Date of Degree
Access restricted until 07/03/2019
MS (Master of Science)
Civil and Environmental Engineering
First Committee Member
Second Committee Member
Marty St. Clair
Alluvial aquifers are important sources of drinking water for Eastern Iowans. However, alluvial aquifers are particularly susceptible to contamination from surface activities due to their shallow depth, permeable material, and close connection to surface waters. Domestic wells and monitoring wells located in alluvial aquifers within the Eastern Iowa Basins study unit, which covers 19,500 square miles, were sampled. The study unit includes the Wapsipinicon, Cedar, Iowa, and Skunk River basins, all of which drain to the Mississippi River. During the summer of 2017, a sampling effort of twelve domestic, twenty-four monitoring, and two municipal wells within the Eastern Iowa Basins study unit was conducted. Water quality data, including dissolved oxygen, nitrate, ammonia, dissolved organic carbon, iron, and sulfate concentrations, was collected. Additionally, microbial DNA samples were collected via filtration of alluvial groundwater. We tested the hypotheses that microbial species richness would decrease with increasing NO3--N concentrations and that differences in groundwater chemistry would be associated with differences in microbial community taxonomy. Overall, the current state of microbial populations in alluvial aquifers was studied, where the risk of groundwater contamination is high.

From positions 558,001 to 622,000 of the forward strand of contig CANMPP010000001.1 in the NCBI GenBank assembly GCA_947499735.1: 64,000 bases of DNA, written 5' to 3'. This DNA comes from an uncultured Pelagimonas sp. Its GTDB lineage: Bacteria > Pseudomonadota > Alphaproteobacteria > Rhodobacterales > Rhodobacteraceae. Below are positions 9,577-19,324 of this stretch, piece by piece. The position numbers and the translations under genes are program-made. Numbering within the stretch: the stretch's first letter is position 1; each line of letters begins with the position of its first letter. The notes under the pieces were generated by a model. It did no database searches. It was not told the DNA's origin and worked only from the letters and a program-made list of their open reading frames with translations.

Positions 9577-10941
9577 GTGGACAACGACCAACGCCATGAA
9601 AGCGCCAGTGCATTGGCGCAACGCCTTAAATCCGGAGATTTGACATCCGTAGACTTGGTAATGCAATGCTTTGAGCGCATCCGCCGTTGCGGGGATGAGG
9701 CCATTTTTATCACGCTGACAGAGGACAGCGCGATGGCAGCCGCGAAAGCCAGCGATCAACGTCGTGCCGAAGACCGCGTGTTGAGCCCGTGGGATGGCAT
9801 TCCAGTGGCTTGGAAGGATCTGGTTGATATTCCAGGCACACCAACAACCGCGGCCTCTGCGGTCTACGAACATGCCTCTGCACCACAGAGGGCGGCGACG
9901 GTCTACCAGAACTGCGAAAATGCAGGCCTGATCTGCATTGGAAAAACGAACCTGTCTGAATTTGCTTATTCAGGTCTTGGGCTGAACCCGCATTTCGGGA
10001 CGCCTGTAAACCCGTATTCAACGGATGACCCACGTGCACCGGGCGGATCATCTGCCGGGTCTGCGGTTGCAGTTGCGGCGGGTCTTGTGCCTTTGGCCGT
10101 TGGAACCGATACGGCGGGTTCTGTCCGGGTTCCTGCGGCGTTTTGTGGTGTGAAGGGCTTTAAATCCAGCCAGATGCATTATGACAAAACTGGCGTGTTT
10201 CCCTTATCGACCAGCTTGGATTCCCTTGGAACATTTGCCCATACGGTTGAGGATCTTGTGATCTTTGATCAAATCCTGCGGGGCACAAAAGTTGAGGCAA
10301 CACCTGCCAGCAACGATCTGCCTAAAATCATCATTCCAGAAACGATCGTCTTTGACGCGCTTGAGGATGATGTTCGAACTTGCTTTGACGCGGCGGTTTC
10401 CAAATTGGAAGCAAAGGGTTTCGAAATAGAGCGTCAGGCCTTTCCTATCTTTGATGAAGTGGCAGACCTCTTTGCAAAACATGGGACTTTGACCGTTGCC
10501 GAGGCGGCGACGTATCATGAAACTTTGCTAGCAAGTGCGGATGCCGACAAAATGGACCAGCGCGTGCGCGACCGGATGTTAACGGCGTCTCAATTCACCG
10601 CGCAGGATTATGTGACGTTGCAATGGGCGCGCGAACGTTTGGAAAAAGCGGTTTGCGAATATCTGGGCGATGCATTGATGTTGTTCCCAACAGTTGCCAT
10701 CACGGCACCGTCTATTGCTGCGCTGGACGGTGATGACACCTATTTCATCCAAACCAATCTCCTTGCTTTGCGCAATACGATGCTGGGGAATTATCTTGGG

viii, 126 pages
Includes bibliographical references (pages 50-53).
Copyright © 2018 Kendra Marie Markland
Markland, Kendra Marie. "Relating functional microbial diversity to eastern Iowa alluvial aquifer groundwater chemistry." MS (Master of Science) thesis, University of Iowa, 2018.
Available for download on Wednesday, July 03, 2019